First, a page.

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Living with CLL: Monitoring Symptoms During Watch and Wait

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Published on December 3, 2020

What Symptoms Should Patients Look for During CLL Watch and Wait?

Being in a period of watch and wait for chronic lymphocytic leukemia (CLL), also known as watchful waiting, understandably comes with a variety of questions. What types of symptoms should you be looking for? How do you go about monitoring them, and which ones are worth mentioning to your doctor? Finally, what advice do current watch and wait patients have for those who are just starting their watchful waiting journey?

In this Ask the Expert segment, Patient Power co-founder and patient advocate Esther Schorr is joined by patient advocate Jay Blatt and Dr. Nicole Lamanna of the Columbia University Herbert Irving Comprehensive Cancer Center to answer these common questions. Together they will provide helpful first-hand perspectives on the best course of action during watch and wait for CLL, including how to keep track of your symptoms find ways to stay active.

This program is sponsored by AbbVie Inc. This organization has no editorial control. It is produced by Patient Power, and Patient Power is solely responsible for program content.


Transcript | Living with CLL: Monitoring Symptoms During Watch and Wait

Esther Schorr: So, what I know is that you're a watch and wait CLL patient, but you definitely aren't waiting around for anything. You are actively administering a large CLL Facebook group and you're an advocate for living healthfully through all of this. First, can you just tell us a little about how you have been managing your watch and wait time? What are you doing?

What Are Some Strategies for Staying Active During CLL Watch and Wait?

Jay Blatt: I didn't get officially diagnosed until 2016. And when I did get diagnosed, I decided that I was going to try and do whatever I could do as far as adopting a healthy lifestyle to try and lower the impact of my disease. So, I'm a big exercise fanatic. I've seen my fatigue, which was horrible, I couldn't even walk around the block, totally go away. And you know, what works for one person won't necessarily work for everybody, but it will work for a major percentage of the people who try it.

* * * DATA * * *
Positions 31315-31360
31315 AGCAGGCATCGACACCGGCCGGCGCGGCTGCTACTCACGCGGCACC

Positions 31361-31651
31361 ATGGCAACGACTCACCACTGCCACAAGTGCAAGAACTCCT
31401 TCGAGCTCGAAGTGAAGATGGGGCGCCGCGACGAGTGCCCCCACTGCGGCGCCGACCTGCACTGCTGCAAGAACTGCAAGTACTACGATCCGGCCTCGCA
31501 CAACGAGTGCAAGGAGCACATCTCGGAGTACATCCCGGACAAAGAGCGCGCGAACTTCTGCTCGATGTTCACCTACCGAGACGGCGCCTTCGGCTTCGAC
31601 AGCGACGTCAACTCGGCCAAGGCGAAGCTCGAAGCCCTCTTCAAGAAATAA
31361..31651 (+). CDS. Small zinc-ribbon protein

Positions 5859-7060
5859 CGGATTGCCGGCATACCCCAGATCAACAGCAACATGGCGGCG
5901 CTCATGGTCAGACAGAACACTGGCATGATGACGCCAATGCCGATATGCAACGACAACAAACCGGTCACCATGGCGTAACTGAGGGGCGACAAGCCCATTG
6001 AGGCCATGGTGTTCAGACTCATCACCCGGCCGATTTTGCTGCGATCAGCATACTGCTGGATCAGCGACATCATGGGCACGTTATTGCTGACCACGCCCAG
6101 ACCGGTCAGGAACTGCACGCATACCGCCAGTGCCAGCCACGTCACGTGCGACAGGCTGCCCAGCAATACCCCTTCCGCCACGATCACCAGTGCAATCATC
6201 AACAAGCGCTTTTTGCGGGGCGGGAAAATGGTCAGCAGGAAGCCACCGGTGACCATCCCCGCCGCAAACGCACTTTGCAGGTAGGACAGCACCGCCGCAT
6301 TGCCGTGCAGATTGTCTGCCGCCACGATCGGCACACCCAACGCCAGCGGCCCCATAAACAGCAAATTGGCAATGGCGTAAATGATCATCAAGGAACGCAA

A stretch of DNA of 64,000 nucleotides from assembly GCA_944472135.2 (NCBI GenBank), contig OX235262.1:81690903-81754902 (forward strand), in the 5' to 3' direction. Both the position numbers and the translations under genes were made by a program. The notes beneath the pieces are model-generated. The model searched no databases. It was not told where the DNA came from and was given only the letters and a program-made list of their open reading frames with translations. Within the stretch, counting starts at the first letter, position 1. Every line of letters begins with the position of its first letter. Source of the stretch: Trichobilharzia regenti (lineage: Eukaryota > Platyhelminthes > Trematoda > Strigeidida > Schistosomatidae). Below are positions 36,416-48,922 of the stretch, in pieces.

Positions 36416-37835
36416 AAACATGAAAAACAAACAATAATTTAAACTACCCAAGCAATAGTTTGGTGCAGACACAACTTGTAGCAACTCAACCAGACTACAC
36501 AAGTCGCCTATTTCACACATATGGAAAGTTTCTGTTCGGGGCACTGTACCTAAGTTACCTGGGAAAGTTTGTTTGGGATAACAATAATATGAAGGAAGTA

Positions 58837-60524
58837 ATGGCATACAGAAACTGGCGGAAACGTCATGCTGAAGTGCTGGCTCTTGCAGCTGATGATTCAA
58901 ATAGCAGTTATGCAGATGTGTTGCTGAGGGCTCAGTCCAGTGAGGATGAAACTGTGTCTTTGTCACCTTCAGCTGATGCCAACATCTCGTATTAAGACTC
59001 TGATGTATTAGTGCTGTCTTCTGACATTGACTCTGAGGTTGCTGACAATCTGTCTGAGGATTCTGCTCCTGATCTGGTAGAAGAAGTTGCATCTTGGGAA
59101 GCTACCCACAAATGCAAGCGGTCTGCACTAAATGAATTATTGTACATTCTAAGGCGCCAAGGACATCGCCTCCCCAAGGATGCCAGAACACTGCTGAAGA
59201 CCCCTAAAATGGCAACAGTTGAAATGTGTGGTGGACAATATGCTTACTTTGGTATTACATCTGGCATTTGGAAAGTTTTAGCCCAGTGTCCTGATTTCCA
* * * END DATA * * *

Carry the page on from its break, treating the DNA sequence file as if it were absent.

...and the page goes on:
So, exercise. I've become a macrobiotic nutritional counselor. I've been studying for five years. And all of these things – exercise, supplementing, having a positive attitude, just living life and doing whatever we can to support the great efforts of our CLL specialists – it will culminate, and people will get healthier and they'll feel less anxious. And that's what I do.

Esther Schorr: That's great Jay, and appreciate that insight.

What Symptoms Should CLL Patients Look for During Watch and Wait?

Dr. Lamanna: When somebody's newly diagnosed, and we'll get to even folks who have been living with the disease for a long time, there are always questions about, “Is this related to my CLL, this symptom that I'm having, or is it related to something else?”

And I think that there's always a little bit of difficulty with grappling with some of the symptoms that we live with during our lifetime. And it's always important I think, because they may not all be CLL related. And so, I don't think it's wrong for you to bring up some of these issues with your doctor, your hematologist/oncologist. Because then they can help partition out that some of these symptoms might be related to your disease and some of them may not be, right? Or, oftentimes we'll say to folks, "Well, let's try this, this or this and see if that helps with some of your issues."